Jan Schelhaas on outer space, the music industry and keeping perspective

A portrait of Jan Schelhaas
(Image credit: Mark Latham)

Not content with keeping the Canterbury dream alive, Jan Schelhaas’ work on his new solo album has been keeping him extra busy. Living On A Little Blue Dot was inspired by legendary astronomer and author Carl Sagan’s 1994 tome Pale Blue Dot: A Vision Of The Human Future In Space. It includes a guest solo from Camel’s Andy Latimer and, Schelhass also hopes, a glimmer or two of hope for these troubled times we live in…

What drew you to Carl Sagan’s writings as a starting point for this record?

I recently re-read it, and with everything that’s going on, it really put things into perspective… but like Spinal Tap said, it’s a bit too much fucking perspective! Sagan talks about all the kings and emperors and how people are fighting over this and that, but at the end of the day we’re all just on this little speck! It’s crazy, really. Anyone looking at us, any aliens, would be thinking “Eh? What’s all the fuss about?” That’s what did it, reading that text. I’ll put that paragraph on the cover, “Consider again this little blue spot…” It’s a real shame Carl Sagan died so young, isn’t it?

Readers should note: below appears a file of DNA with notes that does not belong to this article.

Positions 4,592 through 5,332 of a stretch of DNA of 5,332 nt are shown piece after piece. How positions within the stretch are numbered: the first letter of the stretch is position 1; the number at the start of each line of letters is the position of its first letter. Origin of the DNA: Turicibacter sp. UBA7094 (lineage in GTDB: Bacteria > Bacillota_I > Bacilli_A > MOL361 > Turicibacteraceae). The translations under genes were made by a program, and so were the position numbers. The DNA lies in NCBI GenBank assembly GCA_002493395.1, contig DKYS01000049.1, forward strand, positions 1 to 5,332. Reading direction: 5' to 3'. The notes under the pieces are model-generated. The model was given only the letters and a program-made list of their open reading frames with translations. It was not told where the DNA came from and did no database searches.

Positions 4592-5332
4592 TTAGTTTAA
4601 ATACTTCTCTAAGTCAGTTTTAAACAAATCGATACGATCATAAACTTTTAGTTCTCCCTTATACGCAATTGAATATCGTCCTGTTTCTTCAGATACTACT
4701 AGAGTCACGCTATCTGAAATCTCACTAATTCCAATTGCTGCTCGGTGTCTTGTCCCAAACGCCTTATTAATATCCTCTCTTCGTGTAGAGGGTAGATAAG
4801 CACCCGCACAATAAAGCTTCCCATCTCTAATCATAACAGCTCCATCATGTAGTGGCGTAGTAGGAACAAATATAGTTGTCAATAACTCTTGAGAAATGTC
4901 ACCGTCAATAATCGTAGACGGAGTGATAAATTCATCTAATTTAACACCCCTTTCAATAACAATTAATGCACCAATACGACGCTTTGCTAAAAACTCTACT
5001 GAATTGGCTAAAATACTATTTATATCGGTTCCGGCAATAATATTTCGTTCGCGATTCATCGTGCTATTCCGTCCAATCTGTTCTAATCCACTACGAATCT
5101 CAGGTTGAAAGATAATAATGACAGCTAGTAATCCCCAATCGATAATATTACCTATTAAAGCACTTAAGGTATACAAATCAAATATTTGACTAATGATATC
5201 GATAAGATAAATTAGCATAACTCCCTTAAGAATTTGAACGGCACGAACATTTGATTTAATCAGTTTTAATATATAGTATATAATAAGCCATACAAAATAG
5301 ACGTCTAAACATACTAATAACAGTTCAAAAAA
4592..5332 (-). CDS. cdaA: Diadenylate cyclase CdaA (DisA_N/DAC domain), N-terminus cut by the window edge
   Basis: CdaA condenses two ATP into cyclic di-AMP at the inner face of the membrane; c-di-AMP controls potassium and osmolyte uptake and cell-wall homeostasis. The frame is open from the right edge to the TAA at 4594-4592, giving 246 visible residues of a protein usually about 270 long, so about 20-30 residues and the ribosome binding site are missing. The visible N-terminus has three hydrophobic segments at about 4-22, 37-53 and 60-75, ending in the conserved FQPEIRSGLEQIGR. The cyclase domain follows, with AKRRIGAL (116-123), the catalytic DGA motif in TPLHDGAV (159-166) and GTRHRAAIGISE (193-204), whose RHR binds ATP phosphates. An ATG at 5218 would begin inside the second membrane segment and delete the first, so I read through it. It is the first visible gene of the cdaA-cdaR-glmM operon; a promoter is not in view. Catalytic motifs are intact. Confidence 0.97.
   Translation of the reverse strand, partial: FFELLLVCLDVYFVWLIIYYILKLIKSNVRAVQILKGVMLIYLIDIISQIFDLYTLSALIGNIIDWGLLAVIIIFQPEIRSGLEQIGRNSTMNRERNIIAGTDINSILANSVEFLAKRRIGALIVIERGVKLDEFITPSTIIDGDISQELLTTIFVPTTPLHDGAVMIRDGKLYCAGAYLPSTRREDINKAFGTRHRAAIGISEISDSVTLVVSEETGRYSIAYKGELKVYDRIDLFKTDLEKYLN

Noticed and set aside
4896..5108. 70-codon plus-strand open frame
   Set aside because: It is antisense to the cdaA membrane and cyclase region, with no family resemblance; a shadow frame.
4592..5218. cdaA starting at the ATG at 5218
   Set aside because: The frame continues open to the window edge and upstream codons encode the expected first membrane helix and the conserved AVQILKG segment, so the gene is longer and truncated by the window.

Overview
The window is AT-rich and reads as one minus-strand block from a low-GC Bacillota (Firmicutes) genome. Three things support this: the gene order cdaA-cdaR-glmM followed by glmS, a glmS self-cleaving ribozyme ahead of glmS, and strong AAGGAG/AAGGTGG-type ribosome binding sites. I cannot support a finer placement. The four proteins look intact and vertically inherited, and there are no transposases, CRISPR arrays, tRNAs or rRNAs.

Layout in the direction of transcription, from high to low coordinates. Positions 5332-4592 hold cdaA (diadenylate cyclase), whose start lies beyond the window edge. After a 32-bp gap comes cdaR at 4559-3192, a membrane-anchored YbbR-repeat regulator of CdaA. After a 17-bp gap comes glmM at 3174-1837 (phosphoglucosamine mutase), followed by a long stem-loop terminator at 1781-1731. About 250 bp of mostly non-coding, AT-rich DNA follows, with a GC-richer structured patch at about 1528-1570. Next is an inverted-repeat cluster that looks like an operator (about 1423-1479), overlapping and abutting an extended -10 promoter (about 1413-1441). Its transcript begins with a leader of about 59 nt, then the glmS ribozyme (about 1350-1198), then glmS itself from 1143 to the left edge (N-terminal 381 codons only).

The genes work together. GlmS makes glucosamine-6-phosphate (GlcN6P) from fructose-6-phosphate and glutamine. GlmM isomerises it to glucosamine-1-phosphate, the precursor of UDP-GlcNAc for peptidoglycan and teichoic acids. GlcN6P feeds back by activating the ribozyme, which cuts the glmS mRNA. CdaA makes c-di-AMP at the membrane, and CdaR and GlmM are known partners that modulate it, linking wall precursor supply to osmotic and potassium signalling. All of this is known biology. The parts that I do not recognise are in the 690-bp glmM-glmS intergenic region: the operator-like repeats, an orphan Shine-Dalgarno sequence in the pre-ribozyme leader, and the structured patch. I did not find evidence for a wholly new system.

You must have been a teenager when man walked on the moon for the first time, so were you always interested in outer space?

Oh yeah, of course. I was the little lad with the spacesuit, running around. I do remember, when we were in our first band in ’69, we stayed up all night to watch the astronauts walk on the moon, but we fell asleep just at the crucial moment! (laughs) I think it was some ridiculous time of the morning like 5am and we were propping our eyes open with matchsticks long before that. We ended up going, “Oh bloody hell, we missed it!”

Where does your solo work fit in to your work with Caravan? Was this an entirely separate project?